Ruvim Beitler and his friends on the meeting of the Jewish community in Zagare

This is the meeting of the Jewish community in Zagare in 1930s. Here us the youth of the town. The third to the left in the bottom row is father's sister Liba Beitler, father's brouther Ruvim Beitler is the third in the top row. I do not remember the rest, though at that time I knew almost all of them. Most of those people had not survived the war.

I was born in a Lithuanian town Zagare [about 250 km to the North from Vilnius]. It was a small town bordering on Latvia, with the population of about 5 thousand people. In my childhood, half of town's population were Jews. There were rich, middle-class and poor people. I do not remember any indigent among the Jews in prewar Zagare. All Jewish stores were mostly concentrated in the heart of the town. There were aisles of redbrick houses, where the stores were open. I remember agri store, carrying mostly hardware. There were also manufacture stores and bakeries. There was another hotel in front of Broide's inn. It was owned by a Jew Krits. One of the best apothecaries was in the building of his hotel. Thought, the drugstore was owned by a Lithuanian. There were a lot of photographers in our town. One of the best ones was a Lithuanian. The most famous people of the town were photographed by him. Most of the Jews were workers and craftsmen. There was flax processing factory in town. Some of the craftsmen processed wool there was mill at Svete river. It belonged to the Shruls brothers. They also built a dam, owing to which there was an electricity in town. There two synagogues in Zagare - Nae Zagare ("the New") and Alt Zagare ("the Old"). Alt Zagare were pretty old buildings. They were not acting and gradually got dilapidated. Nae Zagare also were comprised of two buildings- one a daily one and another nice ceremonious looking two-storied building, where people most went on holidays. There was a rabbi in Zagare. His name was Riv. He was a very respectable man. Not only Jews sought his advice, but Lithuanians as well.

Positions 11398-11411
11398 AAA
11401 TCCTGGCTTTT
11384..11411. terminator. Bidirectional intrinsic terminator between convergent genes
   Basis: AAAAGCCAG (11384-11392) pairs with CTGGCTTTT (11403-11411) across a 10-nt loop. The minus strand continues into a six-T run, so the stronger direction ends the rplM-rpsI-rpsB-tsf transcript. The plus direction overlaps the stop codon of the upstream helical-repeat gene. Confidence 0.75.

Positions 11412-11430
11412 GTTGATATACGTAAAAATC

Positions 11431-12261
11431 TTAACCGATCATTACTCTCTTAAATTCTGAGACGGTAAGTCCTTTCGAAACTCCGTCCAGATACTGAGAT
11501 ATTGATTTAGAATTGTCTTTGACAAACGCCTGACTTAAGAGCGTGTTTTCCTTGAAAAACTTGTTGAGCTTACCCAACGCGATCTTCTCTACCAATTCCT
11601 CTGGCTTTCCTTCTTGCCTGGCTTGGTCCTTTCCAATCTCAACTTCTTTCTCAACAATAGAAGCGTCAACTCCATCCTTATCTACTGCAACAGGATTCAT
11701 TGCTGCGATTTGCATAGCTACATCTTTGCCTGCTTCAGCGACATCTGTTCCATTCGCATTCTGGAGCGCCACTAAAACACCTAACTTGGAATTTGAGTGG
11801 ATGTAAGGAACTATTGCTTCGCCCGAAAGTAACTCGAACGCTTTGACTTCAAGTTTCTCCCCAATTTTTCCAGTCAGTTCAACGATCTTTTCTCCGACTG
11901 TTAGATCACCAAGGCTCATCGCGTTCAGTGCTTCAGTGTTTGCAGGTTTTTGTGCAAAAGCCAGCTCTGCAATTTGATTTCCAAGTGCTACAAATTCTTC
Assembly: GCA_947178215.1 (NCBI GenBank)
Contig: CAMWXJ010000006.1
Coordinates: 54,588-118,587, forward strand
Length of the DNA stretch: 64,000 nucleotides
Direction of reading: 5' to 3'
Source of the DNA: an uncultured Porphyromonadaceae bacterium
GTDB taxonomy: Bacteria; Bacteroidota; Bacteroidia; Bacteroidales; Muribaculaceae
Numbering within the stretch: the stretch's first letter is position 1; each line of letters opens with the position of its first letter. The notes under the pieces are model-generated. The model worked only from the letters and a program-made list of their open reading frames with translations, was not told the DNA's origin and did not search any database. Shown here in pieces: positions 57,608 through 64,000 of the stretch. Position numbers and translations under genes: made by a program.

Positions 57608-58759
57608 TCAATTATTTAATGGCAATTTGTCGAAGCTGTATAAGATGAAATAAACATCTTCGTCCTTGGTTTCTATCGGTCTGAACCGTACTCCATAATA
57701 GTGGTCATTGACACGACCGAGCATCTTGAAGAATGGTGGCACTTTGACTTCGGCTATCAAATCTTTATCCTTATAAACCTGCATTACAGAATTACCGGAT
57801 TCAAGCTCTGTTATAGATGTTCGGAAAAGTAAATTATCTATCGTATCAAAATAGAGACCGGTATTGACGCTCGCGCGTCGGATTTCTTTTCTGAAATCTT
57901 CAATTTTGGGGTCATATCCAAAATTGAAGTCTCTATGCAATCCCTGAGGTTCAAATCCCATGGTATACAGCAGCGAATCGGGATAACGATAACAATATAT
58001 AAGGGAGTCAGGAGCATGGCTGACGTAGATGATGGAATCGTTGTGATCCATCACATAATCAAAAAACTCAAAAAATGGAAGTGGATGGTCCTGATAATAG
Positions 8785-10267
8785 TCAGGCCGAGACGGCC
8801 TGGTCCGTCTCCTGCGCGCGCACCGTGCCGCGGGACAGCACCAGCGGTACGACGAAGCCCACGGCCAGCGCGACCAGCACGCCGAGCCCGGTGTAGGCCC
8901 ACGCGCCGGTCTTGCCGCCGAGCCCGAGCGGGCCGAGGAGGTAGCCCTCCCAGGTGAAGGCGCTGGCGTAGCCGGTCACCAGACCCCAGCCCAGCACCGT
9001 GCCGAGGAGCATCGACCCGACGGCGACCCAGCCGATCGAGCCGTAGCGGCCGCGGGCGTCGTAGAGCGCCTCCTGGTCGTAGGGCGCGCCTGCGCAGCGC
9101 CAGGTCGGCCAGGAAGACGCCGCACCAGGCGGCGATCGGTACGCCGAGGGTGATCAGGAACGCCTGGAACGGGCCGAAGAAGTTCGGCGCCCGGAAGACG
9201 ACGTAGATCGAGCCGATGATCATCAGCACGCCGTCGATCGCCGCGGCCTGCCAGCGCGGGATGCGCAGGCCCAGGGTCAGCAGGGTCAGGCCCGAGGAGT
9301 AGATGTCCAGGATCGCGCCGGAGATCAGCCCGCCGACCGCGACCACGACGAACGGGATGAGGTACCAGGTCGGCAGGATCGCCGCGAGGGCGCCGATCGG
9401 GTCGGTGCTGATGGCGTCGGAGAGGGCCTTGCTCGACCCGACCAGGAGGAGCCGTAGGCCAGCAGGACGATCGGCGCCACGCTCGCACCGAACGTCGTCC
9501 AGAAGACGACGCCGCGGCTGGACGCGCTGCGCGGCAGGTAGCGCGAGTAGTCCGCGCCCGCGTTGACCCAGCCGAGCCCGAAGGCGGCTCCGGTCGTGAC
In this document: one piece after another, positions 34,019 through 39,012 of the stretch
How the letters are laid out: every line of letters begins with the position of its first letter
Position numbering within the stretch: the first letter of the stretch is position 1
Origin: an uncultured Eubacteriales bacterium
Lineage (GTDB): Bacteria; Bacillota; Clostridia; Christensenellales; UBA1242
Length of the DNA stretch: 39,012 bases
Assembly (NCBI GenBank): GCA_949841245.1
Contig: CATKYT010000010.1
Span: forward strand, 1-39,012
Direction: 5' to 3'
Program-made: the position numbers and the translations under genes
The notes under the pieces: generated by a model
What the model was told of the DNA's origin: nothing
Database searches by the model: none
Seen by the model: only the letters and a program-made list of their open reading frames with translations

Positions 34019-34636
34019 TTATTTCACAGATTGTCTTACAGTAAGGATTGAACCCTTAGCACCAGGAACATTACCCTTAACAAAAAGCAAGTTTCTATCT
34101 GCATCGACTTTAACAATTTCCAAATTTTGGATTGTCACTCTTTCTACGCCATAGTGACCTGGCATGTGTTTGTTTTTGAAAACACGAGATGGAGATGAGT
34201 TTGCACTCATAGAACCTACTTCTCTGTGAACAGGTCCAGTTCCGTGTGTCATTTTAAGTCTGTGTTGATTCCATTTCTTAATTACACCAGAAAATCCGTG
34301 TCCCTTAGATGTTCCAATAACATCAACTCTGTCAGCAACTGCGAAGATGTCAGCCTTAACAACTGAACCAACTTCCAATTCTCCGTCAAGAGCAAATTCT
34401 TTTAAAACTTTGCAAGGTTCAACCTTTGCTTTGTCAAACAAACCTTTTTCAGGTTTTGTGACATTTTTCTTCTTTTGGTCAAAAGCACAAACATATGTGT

My grandmother Mina gave birth to 11 children, out of whom 9 grew up and two died in infancy. Children were born almost every year. When grandpa was alive the family scraped through somehow. When he died in 1930, grandma had to earn for a living. She started selling fish. She and her sons Ruvim and my father Leibl went to Klaipeda, Latvia to buy fish and sell it afterwards on our market. When she ran out of money, she borrowed it from people and paid back after her next trip.

Ruvim was born in 1914. He was a simple man, always doing the jobs that other people were not willing to. He was a stevedore, a janitor, a cobbler etc. During Great Patriotic War he was in evacuation with grandmother's family. When he came back in Lithuania, he married Jewish Pole Lyuba, who came back from Dachau. Ruvim and Lyuba had a son Isaac. He is currently living in Israel with his family 7. He died six years ago, several month before his wife's death.

Father's sister Liba, born in 1915, was actually the homemaker. Grandmother was trying to earn money to provide for the family and Liba did all the work about the house, looked after younger kids, cooked food, did the laundry and other things the homemaker was supposed to do. In 1938 she married a barber Abramovich and gave birth to son Yankle. She was in evacuation with him, and her husband was killed in action. After war Liba got married again. She bore two more sons from her second husband Leibovich. Lib died in late 1990s and her son Yankle is living in Vilnius. One of her younger sons leaved for Israel in the 1990s.